The Maxwells' boat was a beautiful old wooden sloop, yclept "True Love."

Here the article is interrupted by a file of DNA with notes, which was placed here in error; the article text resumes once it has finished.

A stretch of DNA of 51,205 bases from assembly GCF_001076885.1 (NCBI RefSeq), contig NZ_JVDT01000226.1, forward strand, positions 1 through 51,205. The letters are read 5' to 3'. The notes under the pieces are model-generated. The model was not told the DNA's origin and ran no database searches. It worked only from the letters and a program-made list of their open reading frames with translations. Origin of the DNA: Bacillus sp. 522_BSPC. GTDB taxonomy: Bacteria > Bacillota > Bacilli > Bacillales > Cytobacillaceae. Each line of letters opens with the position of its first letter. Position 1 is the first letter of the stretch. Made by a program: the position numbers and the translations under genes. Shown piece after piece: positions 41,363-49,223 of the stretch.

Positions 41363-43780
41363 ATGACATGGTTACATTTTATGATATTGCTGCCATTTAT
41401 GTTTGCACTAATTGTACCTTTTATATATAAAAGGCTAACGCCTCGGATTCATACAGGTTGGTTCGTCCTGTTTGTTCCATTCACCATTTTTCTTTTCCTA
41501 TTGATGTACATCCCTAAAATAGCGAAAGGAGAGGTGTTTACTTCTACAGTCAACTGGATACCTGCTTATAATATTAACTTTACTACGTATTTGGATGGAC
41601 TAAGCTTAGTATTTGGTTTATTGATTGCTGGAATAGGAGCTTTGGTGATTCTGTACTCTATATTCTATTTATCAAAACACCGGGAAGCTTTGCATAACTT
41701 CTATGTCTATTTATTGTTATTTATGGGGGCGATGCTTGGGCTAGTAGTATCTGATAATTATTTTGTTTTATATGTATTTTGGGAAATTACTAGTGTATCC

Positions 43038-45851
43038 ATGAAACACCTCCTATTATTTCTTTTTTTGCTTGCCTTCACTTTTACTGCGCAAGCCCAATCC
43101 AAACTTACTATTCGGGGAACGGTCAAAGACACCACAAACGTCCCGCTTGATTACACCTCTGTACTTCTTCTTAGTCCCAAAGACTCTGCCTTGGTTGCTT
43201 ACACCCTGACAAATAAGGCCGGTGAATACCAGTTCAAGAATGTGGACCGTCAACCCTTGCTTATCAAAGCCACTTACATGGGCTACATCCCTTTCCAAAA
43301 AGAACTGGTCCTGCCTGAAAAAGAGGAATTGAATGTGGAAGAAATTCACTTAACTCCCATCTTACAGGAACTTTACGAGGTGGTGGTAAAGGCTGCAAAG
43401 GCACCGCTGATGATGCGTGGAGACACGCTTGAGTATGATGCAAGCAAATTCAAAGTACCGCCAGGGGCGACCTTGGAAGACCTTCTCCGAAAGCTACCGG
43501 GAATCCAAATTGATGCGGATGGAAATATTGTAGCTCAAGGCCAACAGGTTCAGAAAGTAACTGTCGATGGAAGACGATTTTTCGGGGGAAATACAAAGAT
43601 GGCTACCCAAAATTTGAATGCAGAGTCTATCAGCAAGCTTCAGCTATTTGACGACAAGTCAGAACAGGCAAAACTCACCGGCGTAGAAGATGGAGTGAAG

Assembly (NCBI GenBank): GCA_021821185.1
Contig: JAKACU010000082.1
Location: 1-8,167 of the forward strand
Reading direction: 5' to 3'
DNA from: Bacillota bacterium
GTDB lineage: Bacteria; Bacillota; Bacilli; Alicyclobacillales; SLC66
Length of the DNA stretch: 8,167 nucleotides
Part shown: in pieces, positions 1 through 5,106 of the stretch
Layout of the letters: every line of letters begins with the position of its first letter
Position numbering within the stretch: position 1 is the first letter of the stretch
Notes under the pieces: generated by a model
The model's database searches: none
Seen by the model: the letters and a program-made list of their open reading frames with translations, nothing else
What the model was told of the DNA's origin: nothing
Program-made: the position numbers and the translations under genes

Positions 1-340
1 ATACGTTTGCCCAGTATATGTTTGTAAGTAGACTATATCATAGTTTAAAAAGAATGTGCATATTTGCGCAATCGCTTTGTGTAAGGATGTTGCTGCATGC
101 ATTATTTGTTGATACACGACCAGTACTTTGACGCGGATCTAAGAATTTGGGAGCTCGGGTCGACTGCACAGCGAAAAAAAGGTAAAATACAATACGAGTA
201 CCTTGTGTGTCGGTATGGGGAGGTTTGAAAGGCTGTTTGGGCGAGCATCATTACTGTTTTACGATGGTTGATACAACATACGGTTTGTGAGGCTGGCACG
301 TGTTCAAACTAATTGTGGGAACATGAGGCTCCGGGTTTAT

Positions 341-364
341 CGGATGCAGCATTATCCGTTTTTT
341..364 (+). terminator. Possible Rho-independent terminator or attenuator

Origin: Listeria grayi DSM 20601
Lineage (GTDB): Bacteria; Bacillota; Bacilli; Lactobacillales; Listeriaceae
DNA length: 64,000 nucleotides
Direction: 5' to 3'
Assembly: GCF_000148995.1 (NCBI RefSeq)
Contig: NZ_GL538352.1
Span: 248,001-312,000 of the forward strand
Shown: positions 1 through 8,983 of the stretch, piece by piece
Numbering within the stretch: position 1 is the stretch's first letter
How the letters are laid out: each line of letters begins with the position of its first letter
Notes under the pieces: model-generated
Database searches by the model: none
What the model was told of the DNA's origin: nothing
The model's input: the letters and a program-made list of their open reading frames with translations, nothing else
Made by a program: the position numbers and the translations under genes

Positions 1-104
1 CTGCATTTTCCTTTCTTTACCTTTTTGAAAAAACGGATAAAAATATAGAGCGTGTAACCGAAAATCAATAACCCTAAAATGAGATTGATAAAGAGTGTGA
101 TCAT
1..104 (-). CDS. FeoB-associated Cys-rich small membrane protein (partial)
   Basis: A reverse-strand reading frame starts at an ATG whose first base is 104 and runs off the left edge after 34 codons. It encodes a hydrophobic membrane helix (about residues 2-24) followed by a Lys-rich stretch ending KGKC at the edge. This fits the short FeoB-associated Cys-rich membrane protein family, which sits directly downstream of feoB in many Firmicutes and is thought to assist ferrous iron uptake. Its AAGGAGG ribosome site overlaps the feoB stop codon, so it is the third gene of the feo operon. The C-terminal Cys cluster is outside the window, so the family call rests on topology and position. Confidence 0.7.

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"Clepe" itself is a word that is considered archaic and nearly obsolete, but its past participle "yclept" (pronounced ih-KLEPT) continues to be used, albeit rarely. In Old English, the prefix "ge-" denoted the completion or result of an action; in Middle English, the prefix shifted to "y-" and appeared in words such as "ybaptised" and "yoccupied." Eventually, all the "y-" words except "yclept" fell into disuse. One reason that "yclept" persists may be that it provides a touch of playfulness that appeals to some writers. Another may be that although "yclept" is an unfamiliar term to most people, its meaning can usually be inferred from context. Whatever the reason, "yclept" continues to turn up occasionally in current publications despite its strange and antiquated look.
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